My research combines Modernist art history and theory to evaluate the effects of prehistory on 20th Century ideas about animals and utopia, and to mourn the Sixth Mass Extinction as an unnatural cataclysm.
My research and experimentation activity started in summer 2008 with the first pit-firings and the first mono-chamber kiln (Bronze Age).
Sue studied Archaeology at the University of Exeter and her early career was as a Finds Assistant for the Museum of London and then as an Archaeological Illustrator for what is now English Heritage.
In 2002, I decided to actively pursue my historical interest and incorporate my skills in physics, electronics and engineering.
I am a retired Professor of Anthropology at University of the Witwatersrand, Johannesburg, and now "Research Associate". My previous work has been in cultural anthropology and medical anthropology (The Iraqw of N.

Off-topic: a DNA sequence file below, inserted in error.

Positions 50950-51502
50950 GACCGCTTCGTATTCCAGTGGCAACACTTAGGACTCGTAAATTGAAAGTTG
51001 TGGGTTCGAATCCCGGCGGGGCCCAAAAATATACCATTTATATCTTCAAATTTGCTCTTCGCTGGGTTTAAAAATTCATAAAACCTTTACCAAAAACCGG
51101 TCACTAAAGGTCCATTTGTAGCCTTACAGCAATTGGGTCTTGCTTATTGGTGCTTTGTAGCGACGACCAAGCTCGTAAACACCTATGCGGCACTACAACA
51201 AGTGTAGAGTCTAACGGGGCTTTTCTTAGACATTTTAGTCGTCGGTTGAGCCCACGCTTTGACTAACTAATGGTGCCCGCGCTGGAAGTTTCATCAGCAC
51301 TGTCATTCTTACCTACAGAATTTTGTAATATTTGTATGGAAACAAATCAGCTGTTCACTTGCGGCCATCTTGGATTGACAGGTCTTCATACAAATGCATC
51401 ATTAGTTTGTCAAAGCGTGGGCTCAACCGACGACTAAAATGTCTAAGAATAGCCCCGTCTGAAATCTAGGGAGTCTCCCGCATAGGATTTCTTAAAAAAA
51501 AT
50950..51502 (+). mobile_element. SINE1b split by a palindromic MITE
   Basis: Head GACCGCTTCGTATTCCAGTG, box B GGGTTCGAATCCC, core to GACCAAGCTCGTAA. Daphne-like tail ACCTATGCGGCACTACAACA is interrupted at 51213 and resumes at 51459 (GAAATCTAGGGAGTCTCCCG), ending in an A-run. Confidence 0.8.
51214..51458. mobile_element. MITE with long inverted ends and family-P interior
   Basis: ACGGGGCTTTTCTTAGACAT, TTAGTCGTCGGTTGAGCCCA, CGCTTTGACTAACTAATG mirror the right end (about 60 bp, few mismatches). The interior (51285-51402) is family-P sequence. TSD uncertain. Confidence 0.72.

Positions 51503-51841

Since 1980 I have taught the conservation of objects (stone, glass, metal, fibers, leather, ceramics etc.) at the Department of Art Conservation at Buffalo State College (State University of New York). I have been a craftsman essentially all my life.
Starting in 1996 with Roman crafts living history demonstrations, I co-founded the project "Römischer Vicus", presenting several demonstrations of a dozen craftspeople on the website www.roemischer-vicus.de and attending Roman living history events in Germany
I have been involved with re-enactment/interpretation for over 25 years, and heavily involved with experimental work specifically in the areas of Viking Era Iron Smelting, and Bead Production for over a decade.